Philosophers who argue that morality is constitutive to self interest are taking a stronger position than most contractarians because they are claiming morality is not simply sufficient for self interest, but it is jointly necessary and sufficient. In other words, the conditions under which I act in my own interest are exactly the same as the conditions under which I am moral.
Plato argues that the telos of a person is to reach a state of eudiamonia; flourishing or fulfilment. He suggests living a virtuous life is the necessary condition for reaching eudiamonia and this means that being a virtuous person is not just instrumental of your self interest but it is constitutive of it. Plato’s virtues include; wisdom of your intellect; courage of spirit or ‘thumos’; and discipline of appetite.
But you must take into consideration that ‘Are all of Plato’s virtues necessary for self interest?’ It is arguable that perhaps wisdom isn’t a necessary virtue; a person could still have self interest and not be wise. For example, young children with very little knowledge and experience of the world around them are partial to committing to ‘virtuous’ deeds for a mere reward given afterwards. However, without wisdom you can’t be self disciplined, but you could have other people to discipline you who are wise; e.g the government.To which Plato responded to putting philosophers in charge.
However, these philosophers, including Plato, could have just picked the wrongest of virtues, or a set of virtues that only reflect one culture – which inevitably wouldn’t be in individual self interest. For example, Plato’s virtues are the virtues of ‘strong’ men in ancient Greece but do not include virtues like love and caring – which may be considered more in someone’s self interest.
Another criticism with Plato’s argument is that his virtues were strict and fixed as he believed they would be timeless. But as we can see that the virtue of courage may have been better in ancient Greece but in the 21st Century, that virtue may be better replaced by the virtue of ‘humour’ or ‘love’. This also suggests he was wrong as he had no justification for his argument because he couldn’t predict the whole of time – leaving him unjustified.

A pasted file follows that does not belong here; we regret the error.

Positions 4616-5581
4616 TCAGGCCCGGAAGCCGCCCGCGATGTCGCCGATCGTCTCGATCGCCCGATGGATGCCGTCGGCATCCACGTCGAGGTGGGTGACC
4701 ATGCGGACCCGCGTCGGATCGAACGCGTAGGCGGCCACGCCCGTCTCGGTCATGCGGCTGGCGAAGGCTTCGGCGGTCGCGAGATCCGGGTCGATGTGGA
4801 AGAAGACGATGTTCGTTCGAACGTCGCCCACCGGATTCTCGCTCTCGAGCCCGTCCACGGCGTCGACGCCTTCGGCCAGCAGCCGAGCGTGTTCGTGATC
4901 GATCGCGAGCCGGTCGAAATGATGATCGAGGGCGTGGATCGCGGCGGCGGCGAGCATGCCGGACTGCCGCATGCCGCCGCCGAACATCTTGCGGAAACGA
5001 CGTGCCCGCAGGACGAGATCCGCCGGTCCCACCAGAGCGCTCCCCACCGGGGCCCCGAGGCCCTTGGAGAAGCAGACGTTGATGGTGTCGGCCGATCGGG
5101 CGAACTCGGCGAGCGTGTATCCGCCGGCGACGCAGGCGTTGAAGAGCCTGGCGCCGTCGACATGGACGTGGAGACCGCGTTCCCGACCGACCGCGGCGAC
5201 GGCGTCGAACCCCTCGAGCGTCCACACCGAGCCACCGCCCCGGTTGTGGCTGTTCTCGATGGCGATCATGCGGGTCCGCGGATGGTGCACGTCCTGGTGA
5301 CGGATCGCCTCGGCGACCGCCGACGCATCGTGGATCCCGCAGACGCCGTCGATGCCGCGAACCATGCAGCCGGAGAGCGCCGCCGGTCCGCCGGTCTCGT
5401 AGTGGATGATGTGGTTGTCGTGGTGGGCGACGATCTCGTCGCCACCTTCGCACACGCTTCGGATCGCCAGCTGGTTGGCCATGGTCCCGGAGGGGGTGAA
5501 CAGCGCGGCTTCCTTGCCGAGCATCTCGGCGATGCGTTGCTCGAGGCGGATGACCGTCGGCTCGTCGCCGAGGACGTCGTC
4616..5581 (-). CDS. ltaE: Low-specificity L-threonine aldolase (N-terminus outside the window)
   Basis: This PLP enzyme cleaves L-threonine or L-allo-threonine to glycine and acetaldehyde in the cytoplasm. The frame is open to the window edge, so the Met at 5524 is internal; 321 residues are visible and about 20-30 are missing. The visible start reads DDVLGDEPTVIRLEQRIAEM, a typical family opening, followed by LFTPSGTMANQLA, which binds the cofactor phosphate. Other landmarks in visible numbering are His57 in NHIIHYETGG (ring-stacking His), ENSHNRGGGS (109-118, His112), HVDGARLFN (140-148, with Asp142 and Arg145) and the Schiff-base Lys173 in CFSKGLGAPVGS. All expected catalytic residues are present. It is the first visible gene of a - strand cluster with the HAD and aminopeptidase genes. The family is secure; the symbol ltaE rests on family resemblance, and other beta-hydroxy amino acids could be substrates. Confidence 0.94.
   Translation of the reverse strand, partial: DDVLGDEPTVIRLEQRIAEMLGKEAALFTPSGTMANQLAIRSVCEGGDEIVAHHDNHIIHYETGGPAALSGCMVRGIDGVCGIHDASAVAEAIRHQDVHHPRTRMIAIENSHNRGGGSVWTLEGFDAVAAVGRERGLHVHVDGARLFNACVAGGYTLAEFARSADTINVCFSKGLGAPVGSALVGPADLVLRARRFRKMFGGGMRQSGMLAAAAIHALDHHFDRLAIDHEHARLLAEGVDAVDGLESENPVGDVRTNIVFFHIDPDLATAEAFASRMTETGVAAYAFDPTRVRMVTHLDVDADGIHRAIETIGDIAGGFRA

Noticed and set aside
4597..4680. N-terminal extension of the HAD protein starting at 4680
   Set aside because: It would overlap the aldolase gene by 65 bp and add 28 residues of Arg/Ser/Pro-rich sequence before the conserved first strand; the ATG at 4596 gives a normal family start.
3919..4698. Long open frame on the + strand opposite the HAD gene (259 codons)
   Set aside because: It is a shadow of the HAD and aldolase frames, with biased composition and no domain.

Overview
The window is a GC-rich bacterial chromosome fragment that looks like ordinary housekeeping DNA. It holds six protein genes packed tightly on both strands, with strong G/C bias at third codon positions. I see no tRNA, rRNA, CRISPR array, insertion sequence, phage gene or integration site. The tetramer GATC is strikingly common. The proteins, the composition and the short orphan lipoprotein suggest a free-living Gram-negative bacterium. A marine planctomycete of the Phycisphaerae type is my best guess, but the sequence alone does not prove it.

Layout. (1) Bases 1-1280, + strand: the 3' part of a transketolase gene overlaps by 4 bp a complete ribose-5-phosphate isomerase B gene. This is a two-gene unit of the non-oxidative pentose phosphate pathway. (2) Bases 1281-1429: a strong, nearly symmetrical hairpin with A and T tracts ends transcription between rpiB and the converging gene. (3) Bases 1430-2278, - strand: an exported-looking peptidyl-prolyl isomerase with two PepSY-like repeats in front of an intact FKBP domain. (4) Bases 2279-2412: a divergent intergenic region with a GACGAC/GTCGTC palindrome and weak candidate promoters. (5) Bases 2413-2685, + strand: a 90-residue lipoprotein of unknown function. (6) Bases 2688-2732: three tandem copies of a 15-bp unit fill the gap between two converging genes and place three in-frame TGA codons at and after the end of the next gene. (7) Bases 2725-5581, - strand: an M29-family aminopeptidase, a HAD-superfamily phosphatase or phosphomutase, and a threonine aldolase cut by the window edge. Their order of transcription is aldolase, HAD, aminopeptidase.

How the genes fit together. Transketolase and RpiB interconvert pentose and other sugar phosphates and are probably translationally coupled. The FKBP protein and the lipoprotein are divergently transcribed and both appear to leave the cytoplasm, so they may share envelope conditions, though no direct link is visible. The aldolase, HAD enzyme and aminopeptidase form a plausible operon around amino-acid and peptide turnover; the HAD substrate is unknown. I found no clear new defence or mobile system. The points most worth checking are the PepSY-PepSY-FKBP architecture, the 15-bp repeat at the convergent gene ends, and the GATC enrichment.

Another philosopher, Paul of Tarsus, also has a set of virtues which would lead to eudiamonia in the afterlife. His Pauline virtues are faith, hope and agape. However, it arguable that agape – altruistic, charitable love – isn’t in ones self interest but in the interests of others, as in being charitable is for giving to others. However, you could argue that in by being charitable to others gives you a sense of achievement, which is in your own self interest.
On the other hand, Mill creates an individualistic teleological argument whereby he believes that we should be able to create and follow are own virtues. He gives the example of considering virtues as trees instead of railway tracks. That there is no one fixed set of virtues that will get me to my own personal destination telos but I must discover, in my own way, the virtues I consider best. This is the most reasonable argument made so far as it takes into consideration that each individual isn’t reaching for the same telos, so may have to approach it with different virtues. However, Mill’s argument could be considered too open, thus making it likely for people to do as they please; which may be in their own self interest but may not be virtuous; this will then open the idea that there is no connection between the two. Therefore, Mill’s virtue ethics also fails to show that virtue is a necessary condition of self interest.
Another problem which all virtue theories share is that there are, in fact, non-virtuous ways to act in ones own self interest. If I am particularly strong or cunning and able to do what is good for me, whether it is virtuous or not, then I could act in an immoral way and still be self interested. Hobbes acknowledges this when he argues that, if we do not make a moral contract with others not to harm or kill each other we are able to achieve what our strength and cunning can achieve. Hobbes does argue that being moral is a good thing; this is because it is a good way of realising my self interest. but it is not the only way.
An implication of this is that a Hobbesian can explain how it is possible for an immoral person to be happy while still recommending morality. It is therefore better than Plato and Mill who cannot explain this.
Overall it has been argued that self interest can not be only realized by being virtuous but it can be realised in many ways – whereby being virtuous is constitutive/sufficient of this. However, a moral life does remain a good way in deciding in which moral things we should do but it isn’t the most satisfactory answer – as we cans see from Plato, Mill and Paul’s arguments.
(Fin. I don’t exactly know if I finished this or not. I mean it seems like a good-ish end. Hmmm. Tell me what you think!)